First published at Latitudes on May 21, 2012
In the award-winning clay-animated film Mary and Max, the two main characters find a best friend in each other through letters. Mary Daisy Dinkle and Max Jerry Horowitz feel so excited every time an envelope comes, immediately write back after one does, then can’t wait to receive another.
The story is set in the 70s, a time when people were not yet familiar with modern “space-and-time compressors” like cell phones and the Internet. Today, we obviously are. Yet, as shown by Card to Post; an independent project run by writers Rizki, Putri, and Dea; the excitement of keeping in touch by post is back! The long distance and time as well as the human effort involved in sending — and waiting for—postcards, apparently have a nostalgic effect on our generation.
Card to Post is a wordplay on kartu pos, the Indonesian word for postcard. As the name suggests, it promotes the sending of postcards among people. Here, anyone can write to anyone; anyone can share with anyone; and sure, anyone can make friends with anyone.
Card to Post
I’ve never met Rizki in person but while chatting with him via instant messenger, I noticed his profile picture. He looks like a bibliophile. A fun one, I must stress, because he is the initiator of Card to Post.
Rizki let me know about his liking of photography and sharing his works. He also loves to see other people’s photos; not digital photos, he prefers the real ones. “I wanted to invite people to exchange photos in a physical, printed format. Then, the thought of doing it with postcards came up,” said Rizki.
Combine that with the odd fact that sending postcards was a new thing for him then you have the story of how it all began. “Personally, I wanted to feel the enjoyment of sending postcards. Ha-ha! Before Card to Post, I had never sent any,” he admitted.
All that happened in September 2011, three months after his encounter with Putri and Dea in an art critique writing workshop. Instantly, the three teamed up to develop the project. Soon, Dea promoted it on her personal blog salamatahari.com. Rizki, however, wasn’t sure if people were still interested in postcards. It was until he surprised some friends with the postcards he had sent. He recalled, they were incredibly happy to receive them.
Card to Post finally got underway in November the same year with the opening of its online page at cardtopost.blogspot.com. It started with two objectives. It seeks to, in Putri’s words, “invite everyone to feel the romantic pleasure of writing messages in this more personal way,” and, “encourage them to produce creative works.”
The creative works could be anything; photographs are but one example. “Card to Post doesn’t want to limit people’s creativity. […] It’s OK if you send a postcard you buy in the shop. But we urge you to make your own postcards,” said Rizki.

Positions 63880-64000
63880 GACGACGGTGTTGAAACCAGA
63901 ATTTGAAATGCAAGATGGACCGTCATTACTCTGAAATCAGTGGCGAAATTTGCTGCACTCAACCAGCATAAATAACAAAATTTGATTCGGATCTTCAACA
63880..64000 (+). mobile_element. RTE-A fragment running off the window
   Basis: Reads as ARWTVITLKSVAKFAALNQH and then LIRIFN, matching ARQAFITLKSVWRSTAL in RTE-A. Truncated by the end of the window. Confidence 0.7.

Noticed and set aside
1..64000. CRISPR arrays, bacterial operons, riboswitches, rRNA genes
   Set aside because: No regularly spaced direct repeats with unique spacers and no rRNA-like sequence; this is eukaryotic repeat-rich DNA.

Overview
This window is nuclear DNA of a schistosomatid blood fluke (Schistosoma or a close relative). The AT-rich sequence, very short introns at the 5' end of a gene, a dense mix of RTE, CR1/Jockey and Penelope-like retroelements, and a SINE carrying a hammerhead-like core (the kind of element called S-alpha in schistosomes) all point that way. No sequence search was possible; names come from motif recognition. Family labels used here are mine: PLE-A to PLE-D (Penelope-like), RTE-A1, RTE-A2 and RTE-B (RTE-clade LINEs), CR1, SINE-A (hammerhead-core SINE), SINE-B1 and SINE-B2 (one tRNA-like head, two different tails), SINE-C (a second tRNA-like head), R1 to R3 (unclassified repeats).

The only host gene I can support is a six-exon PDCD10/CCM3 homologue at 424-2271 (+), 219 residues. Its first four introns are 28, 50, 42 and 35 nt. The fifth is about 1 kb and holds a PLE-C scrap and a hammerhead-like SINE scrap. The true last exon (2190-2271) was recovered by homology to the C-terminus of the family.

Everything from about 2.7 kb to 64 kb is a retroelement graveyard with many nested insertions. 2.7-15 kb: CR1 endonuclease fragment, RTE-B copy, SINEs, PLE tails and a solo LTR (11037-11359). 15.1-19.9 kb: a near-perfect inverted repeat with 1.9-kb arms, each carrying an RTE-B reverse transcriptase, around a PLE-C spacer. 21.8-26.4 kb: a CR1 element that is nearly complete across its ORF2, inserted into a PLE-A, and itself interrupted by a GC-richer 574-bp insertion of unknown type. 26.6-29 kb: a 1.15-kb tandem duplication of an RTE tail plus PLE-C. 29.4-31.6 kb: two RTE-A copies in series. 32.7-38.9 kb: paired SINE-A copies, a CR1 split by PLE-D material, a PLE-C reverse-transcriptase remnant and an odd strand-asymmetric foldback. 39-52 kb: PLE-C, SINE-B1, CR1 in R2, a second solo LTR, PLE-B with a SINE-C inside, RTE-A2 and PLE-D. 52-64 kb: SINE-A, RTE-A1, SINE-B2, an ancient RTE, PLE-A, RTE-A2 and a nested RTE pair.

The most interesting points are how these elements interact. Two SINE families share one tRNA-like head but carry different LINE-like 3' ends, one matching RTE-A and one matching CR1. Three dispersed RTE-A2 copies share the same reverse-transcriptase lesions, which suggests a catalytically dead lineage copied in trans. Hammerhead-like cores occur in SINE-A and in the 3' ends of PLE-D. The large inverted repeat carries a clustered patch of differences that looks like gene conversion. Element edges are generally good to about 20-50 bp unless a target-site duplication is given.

In a few months Card to Post grew to nearly 400 members, spread throughout Indonesia and even overseas as far as Washington DC. Some of the postcards the members exchanged are displayed on their blog.
1000 Postcards for the President
Card to Post tries to go a little bit further than sending postcards. It seems to have an agenda—though Rizki would say otherwise. When the legendary visual artist Pak Raden had a problem with the government concerning his work’s copyright, Card to Post took the initiative to raise awareness on the issue online and by holding an event where people paint postcards together with Pak Raden.
Meanwhile, they have also been preparing for a bigger cause. It’s called 1000 Postcards for the President. The idea is that people make postcards for the current president of Indonesia, Susilo Bambang Yudhoyono a.k.a. SBY. Make no mistake, despite everyday examples of less than ideal governing, the postcards do not necessarily have to convey political criticism.
“You can even share your love story or a joke,” Rizki said. As it turned out, on one postcard, someone simply drew a man with a guitar asking SBY if he’d be willing to record an EP with him (FYI, the president launched his fourth album in 2011). Then there was a 10 year old who innocently wrote questions like “Sir, have you ever said dirty words?” and “Before becoming a president, did you ever work as a balloon seller?”
The crew has been collecting postcards for the president since February and has got over 300 pieces to date. By July, they will select 1000 card works to be exhibited for 10 days, starting on President SBY’s birthday on September 9, before posting them to the president’s office. A nice birthday present for a busy man, I suppose.
Fun project, but…
Now the trio have taken the project yet another step further by preparing a more professional-looking website to facilitate the members and display the postcards. Rizki told me they wished Card to Post to become a kind of social networking site. Like Facebook? “Yes, only the primary means of interaction are postcards,” he said.
Card to Post has been working with generous buddies like IT specialist Hafiz Badrie Lubis, promo expert Hiralalitya, and digital artist Made Wirawan. They are serious about this. Unfortunately, it’s never been easy for them to get a sponsor.
The state’s postal firm Pos Indonesia promised them support some time ago but there has been no realization. They have been forced to dip their hands deep into their own pockets so far.
“It begins to take its toll a little, but the fun pays off,” Rizki cheered himself up. He considers every postcard he receives a mood-booster—something confirmed by Putri. “[The fact that] people ‘bother’ to send us postcards shows we’re special enough,” she said.
Well, I just got one from Malaysia myself, and I agree.